Liverpool defender Andy Robertson said friends who he had given tickets to were turned away when the turnstiles failed to recognise their QR codes. Members of the media, VIP guests and even senior members of Liverpool staff reported similar problems. Some described queuing for more than two hours before kickoff to get in.

Merseyside police, who sent observers to the game, described it as ‘the worst European match I’ve ever worked or experienced’ and said ‘the behavior of the fans at the turnstiles was exemplary in shocking circumstances.’

Ron Irvine, an 82-year-old supporter who was caught up in the chaos, said: ‘The only thing worse is Hillsborough. I know you shouldn’t use those words lightly but it could have been that bad.’ 

Mr Barthélemy told Le Parisien that the issue of fake tickets is an ‘opportunistic excuse’ being seized upon by orgnaisers to cover for their own failings – saying that fans ‘kept calm despite the endless wait, the lack of information and the tear gas.’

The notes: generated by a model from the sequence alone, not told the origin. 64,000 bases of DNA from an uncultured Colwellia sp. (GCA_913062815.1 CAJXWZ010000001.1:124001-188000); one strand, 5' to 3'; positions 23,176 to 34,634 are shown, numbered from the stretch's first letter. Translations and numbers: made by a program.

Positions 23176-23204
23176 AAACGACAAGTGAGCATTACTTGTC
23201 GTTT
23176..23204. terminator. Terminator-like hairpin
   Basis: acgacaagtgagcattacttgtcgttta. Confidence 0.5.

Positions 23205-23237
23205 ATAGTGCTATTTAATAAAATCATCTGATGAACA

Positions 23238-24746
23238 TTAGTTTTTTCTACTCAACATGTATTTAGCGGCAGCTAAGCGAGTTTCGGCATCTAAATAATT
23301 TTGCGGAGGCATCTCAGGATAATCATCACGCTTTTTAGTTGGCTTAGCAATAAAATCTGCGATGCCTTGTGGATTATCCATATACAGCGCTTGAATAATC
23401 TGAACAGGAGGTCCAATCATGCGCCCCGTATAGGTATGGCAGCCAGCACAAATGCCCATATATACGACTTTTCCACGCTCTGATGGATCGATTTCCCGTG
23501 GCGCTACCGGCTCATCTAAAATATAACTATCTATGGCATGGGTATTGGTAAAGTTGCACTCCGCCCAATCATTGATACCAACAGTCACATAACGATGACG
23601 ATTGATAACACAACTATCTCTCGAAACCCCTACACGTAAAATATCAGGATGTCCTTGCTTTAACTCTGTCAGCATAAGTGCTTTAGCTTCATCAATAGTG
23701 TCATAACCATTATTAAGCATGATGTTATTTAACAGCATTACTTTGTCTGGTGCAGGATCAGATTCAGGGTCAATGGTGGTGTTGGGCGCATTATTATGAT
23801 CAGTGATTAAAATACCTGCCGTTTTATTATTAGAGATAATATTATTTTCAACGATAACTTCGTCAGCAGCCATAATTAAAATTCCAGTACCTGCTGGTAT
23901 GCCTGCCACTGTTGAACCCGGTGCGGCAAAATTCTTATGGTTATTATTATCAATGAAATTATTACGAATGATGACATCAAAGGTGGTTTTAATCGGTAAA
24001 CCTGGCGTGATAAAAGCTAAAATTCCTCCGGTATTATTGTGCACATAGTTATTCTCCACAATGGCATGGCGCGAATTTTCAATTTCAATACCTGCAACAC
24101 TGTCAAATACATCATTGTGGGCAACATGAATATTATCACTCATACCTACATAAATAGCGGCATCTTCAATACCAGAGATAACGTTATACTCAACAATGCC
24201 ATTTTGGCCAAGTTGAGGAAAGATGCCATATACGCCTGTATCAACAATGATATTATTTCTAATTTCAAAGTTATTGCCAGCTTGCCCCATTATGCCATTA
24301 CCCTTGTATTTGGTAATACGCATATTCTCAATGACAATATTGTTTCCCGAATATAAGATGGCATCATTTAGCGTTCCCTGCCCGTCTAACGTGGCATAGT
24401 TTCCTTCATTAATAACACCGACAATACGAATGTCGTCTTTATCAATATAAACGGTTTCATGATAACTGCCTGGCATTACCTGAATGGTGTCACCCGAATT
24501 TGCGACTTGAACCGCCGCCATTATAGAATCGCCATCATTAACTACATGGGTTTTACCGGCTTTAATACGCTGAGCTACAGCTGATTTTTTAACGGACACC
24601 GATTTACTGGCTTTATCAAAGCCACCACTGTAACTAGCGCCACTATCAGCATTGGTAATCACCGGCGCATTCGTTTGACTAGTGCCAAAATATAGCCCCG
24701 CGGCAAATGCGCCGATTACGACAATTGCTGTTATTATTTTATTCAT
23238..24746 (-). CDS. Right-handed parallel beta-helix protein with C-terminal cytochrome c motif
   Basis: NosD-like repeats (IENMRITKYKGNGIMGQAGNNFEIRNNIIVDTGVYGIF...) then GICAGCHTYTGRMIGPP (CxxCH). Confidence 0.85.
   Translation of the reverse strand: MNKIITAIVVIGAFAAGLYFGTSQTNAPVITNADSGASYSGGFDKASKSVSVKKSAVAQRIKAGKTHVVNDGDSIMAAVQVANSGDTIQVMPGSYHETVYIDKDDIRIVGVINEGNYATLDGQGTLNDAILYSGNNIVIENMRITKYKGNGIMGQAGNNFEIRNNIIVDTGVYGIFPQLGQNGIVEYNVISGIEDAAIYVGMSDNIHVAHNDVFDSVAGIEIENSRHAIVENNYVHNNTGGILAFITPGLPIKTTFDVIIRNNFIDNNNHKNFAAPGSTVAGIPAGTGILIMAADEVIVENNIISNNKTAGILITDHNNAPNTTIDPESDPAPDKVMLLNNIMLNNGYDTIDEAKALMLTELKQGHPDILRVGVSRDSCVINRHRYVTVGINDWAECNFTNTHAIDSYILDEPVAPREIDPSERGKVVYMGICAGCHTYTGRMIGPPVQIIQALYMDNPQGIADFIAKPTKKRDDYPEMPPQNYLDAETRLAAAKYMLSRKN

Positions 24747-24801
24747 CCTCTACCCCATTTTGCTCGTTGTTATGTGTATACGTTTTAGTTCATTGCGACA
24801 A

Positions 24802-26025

Mr Evain added that the issue of fake tickets is a ‘marginal’ problem that affects almost every major sporting event and is typically dealt with without a fuss.

Observers at the game had not seen evidence of an unusually-large number of fakes, he said, instead blaming the three-month preparation time given to French officials after the final was moved from St Petersburg at the last minute due to European sanctions on Russia over the war in Ukraine.